Ebert: When you say, “Who has the biggest ego,” there’s an implicit criticism. You’re actually asking who’s the biggest asshole. I would say that the biggest ego of anyone I’ve spoken to in the movies belongs to Ingmar Bergman, but I would want that to be heard as praise. He has a very highly developed sense of self, of who he is, what he thinks and what he cares about. He’s one of the most impressive people I’ve ever met. Woody Allen has an extremely well-developed and healthy ego. That does not mean he’s conceited; it doesn’t mean he’s insufferable. It just means that he takes himself seriously, and he should.
In terms of dynamic energy and infectious enthusiasm, very few people are the match of Martin Scorsese. I gave him his first print review. It was his first film, Who’s That Knocking at My Door? I said, “In ten years, he’ll be the American Fellini.” Well, of course, that was wrong, because there’s nothing similar between Scorsese and Fellini. But he called me up and said, “Geez, do you think it’s gonna take that long?”
- A good article from Gawker: Journalism is not narcissism.
- Is Giving the Secret to Getting Ahead? An interesting article in the NYT. Economic theory says a lot about how self-interested actors ought to behave. This is only a crude approximation of reality, but it’s particularly problematic when one considers what happens within, say, a corporation. This is both because (a) even if employees are self-interested, there’s a challenge of aligning their interests with that of their employer and (b) of course people aren’t purely self-interested, at least not in the simplest sense for economic models (assuming they just want to maximize success and money). (Within academia—which is an interesting test case, since there are many of the same corporate issues, like challenges in aligning interests, managing finite resources, motivating employees, even though the ultimate goal is different than profit maximization—this comes up, too.) So there are really two different issues here. One is more economic, thinking about how to align incentives well, so that employees will work hard, so that the desire for promotion doesn’t lead to interoffice politics where favoritism beats meritocracy, so that (appropriate) whistle-blowing is rewarded. But another is psychological. How do we acknowledge the reality that humans care about many other things than money and promotions? I think culture—which is such a complicated beast—plays a big role in this. How, though, to effect cultural changes in a way that’s not artificial? When I see the HR emails I get from University of Michigan, with their various ploys and awards, or when I go to a medical complex and read banal “Mission Statements”, I can’t help but think that these only create a more deadened, Orwellian world. Yet you can certainly tell the difference when you’re in institutions where there is a great culture, and it redounds to the benefit of all. I imagine Adam Grant’s research can shed some light here.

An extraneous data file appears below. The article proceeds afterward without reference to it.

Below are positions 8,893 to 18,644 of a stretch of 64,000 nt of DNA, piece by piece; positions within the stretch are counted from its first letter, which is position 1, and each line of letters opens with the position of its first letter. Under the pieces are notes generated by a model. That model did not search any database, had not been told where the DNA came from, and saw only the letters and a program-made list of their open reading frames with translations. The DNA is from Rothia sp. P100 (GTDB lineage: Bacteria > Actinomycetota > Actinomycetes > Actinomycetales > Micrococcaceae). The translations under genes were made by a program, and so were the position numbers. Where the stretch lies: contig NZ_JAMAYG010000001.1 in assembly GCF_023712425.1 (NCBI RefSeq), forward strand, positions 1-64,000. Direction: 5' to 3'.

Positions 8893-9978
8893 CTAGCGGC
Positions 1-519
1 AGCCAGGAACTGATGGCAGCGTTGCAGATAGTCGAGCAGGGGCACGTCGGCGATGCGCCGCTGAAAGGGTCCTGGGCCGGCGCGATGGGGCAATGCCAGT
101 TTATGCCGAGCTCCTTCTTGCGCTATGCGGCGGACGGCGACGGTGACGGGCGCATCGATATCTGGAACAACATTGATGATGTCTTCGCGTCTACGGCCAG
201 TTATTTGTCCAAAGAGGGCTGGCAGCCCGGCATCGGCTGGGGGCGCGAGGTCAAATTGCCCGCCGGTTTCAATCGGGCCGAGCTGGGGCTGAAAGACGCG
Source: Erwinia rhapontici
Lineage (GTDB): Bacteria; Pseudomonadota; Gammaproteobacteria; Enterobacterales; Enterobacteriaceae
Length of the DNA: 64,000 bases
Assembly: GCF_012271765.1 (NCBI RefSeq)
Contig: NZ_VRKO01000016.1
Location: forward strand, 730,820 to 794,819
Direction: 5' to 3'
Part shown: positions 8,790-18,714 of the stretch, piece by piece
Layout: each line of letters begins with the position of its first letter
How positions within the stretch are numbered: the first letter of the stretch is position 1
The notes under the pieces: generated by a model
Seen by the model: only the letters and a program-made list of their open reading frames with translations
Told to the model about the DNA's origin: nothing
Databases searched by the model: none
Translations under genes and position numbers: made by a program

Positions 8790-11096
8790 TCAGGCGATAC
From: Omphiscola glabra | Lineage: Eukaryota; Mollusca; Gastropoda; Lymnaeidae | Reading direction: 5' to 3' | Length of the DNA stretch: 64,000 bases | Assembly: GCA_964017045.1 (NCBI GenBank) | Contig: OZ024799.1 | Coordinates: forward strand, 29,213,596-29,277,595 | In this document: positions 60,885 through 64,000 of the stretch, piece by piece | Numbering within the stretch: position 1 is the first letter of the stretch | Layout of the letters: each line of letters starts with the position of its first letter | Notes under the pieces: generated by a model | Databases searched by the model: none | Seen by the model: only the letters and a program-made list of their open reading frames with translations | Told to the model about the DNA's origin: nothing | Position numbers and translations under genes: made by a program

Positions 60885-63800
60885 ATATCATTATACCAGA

The article is by law professor Victor Fleischer, who often writes good stuff about taxation. Taxation, stereotypes of boredom notwithstanding, is a fascinating topic; after all, if the world is all about different actor’s incentives, then taxation is a primary lever the government can use to effect change. ↩